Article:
Getting ready to play

The Digital Event on The Evolutionary and Psychological Significance of Play got under way yesterday with an overview post. Today is the first day of this event, and it serves to introduce the special issue of the Psychonomic Society’s journal Learning & Behavior on which it is based.

In June of 2016, the Chicago Zoological Society–Brookfield Zoo hosted the Psychonomic Society Leading Edge Workshop on The Evolutionary and Psychological Significance of Play. In a partnership between the Chicago Zoological Society, American Museum of Natural History in New York, and the University of Southern Mississippi, we brought together sixteen of the leading experts from a diversity of fields that study play. The goal of the workshop was to examine the evolutionary and psychological significance of play while increasing interest in cross-disciplinary research.

Photos of the workshop and its participants can be found here.

The resulting special issue of Learning & Behavior, and the posts in this digital event, highlight many of the discussion points throughout the workshop, starting with an exploration of common terminology and definitional criteria.

Behavioral observations and experiments are guided by increasingly theoretical questions to test ideas about what, how, and, ultimately, why play occurs. Certain types of play are understood well enough to theorize convincingly that there is a particular psychological or evolutionary significance. For example, children’s imaginary play research is grounded in a long tradition of developmental psychology and ideas about its psychological significance. But, in contrast, adult game play is studied in cognitive psychology with increasing evidence that its significance is minimal in terms of cognitive transfer, while its social significance does not seem generalizable across cultural groups.

This splitting of fields might appear to create an unwanted contradiction, but rather it is a useful outcome of bringing scholars together. It allows for a better understanding of specific behaviors, reveals the limitations of current research, and highlights possibilities for future investigation.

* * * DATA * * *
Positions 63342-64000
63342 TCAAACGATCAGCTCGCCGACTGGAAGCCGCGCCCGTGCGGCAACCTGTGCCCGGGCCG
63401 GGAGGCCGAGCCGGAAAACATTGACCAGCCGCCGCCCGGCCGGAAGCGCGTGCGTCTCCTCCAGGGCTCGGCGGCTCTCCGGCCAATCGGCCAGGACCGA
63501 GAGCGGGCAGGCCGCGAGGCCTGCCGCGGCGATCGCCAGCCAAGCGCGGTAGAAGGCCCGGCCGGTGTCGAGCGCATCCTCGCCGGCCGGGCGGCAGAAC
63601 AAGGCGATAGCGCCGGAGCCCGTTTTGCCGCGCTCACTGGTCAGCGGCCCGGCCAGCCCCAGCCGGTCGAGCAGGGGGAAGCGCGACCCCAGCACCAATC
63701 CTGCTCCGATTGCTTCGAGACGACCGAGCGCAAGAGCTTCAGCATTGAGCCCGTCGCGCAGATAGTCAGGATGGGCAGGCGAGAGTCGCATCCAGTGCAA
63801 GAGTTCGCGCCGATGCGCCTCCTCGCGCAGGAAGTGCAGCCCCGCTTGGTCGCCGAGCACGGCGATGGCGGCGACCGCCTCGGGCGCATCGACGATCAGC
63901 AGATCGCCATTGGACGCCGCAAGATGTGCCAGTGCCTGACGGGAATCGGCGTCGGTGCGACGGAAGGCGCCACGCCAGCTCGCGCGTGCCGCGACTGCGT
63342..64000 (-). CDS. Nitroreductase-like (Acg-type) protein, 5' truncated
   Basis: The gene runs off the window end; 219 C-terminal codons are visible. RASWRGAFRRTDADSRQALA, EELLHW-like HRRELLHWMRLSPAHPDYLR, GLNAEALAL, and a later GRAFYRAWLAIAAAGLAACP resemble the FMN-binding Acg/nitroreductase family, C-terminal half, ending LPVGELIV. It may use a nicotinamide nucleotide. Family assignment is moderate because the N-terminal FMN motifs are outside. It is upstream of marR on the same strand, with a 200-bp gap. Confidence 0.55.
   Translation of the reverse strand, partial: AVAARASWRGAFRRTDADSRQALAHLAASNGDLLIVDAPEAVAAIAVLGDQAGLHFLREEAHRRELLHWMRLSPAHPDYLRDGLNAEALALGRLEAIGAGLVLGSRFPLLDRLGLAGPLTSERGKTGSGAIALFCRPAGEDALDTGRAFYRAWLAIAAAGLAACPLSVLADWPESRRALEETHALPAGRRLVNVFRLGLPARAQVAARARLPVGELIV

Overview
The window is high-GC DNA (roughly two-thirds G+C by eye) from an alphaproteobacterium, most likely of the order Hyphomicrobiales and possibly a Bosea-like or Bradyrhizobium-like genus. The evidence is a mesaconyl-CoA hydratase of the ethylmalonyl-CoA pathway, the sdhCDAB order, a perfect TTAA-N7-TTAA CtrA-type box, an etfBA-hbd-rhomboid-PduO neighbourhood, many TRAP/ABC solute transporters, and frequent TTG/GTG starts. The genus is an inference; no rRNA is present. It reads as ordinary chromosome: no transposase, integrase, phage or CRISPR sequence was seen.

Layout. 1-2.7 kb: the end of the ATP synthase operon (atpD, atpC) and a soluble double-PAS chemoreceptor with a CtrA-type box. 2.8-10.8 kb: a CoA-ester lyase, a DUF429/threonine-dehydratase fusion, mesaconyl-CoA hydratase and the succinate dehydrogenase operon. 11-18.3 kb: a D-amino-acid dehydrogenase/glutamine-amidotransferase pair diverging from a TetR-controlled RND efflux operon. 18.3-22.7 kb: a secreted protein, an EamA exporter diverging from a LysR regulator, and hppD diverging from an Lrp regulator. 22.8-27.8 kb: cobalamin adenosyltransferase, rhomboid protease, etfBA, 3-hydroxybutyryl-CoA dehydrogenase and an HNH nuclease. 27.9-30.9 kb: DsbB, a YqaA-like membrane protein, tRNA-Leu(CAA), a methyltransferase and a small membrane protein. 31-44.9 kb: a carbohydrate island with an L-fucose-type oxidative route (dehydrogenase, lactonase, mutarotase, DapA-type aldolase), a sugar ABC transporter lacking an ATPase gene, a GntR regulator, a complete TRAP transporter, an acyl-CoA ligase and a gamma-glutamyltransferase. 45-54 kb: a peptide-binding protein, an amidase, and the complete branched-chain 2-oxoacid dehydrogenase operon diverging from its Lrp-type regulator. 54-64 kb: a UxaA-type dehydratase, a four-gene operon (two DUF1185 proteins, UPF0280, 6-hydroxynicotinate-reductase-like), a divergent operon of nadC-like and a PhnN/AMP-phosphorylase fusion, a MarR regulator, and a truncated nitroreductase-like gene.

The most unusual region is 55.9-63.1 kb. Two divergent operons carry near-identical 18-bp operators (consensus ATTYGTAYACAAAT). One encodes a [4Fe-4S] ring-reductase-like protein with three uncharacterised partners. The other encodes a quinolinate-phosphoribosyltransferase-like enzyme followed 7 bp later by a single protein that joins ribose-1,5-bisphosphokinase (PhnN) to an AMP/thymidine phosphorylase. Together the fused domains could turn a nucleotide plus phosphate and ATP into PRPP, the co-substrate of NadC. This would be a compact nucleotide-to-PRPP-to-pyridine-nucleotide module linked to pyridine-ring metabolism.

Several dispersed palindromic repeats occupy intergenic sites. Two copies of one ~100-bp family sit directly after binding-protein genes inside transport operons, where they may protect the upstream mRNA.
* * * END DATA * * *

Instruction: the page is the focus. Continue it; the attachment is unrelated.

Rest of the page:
The crossing of the divides, often one of the noble goals for multidisciplinary meetings, is visible in other ways. Research on imaginary companions that suggests play to be useful for later adaptive social functioning strikes a chord with research on mammalian social play. The paucity of research on crocodilian play, because of its rare occurrence, is mirrored in limited descriptive research on board games, as they have often been overlooked by anthropologists. The different disciplines share theoretical questions, descriptive limitations, as well as the same diversity of play that make generalizations so problematic.

As confirmed by several authors in this volume, there is a wide assortment or diversity of play. This includes everything from play in cetaceans, rats, and dogs to board games and imaginary play in humans. Given the diversity of topics and frequency of research, the importance of play behavior re- mains elusive. There is growing consensus among scholars of play that the phenomenon may be too diverse and complex to capture in one all-encompassing theory. Considering the different species, types of play, and contexts, there is little reason to assume that all play shares the same universal significance.

This notion is highlighted among the contributions of this special issue. It will also be taken up by the posts during the remainder of the week. Please join us between now and Friday and contribute to the discussion.

(This post is based on an Editorial for the special issue that was jointly written by Alex de Voogt and Lance Miller.)

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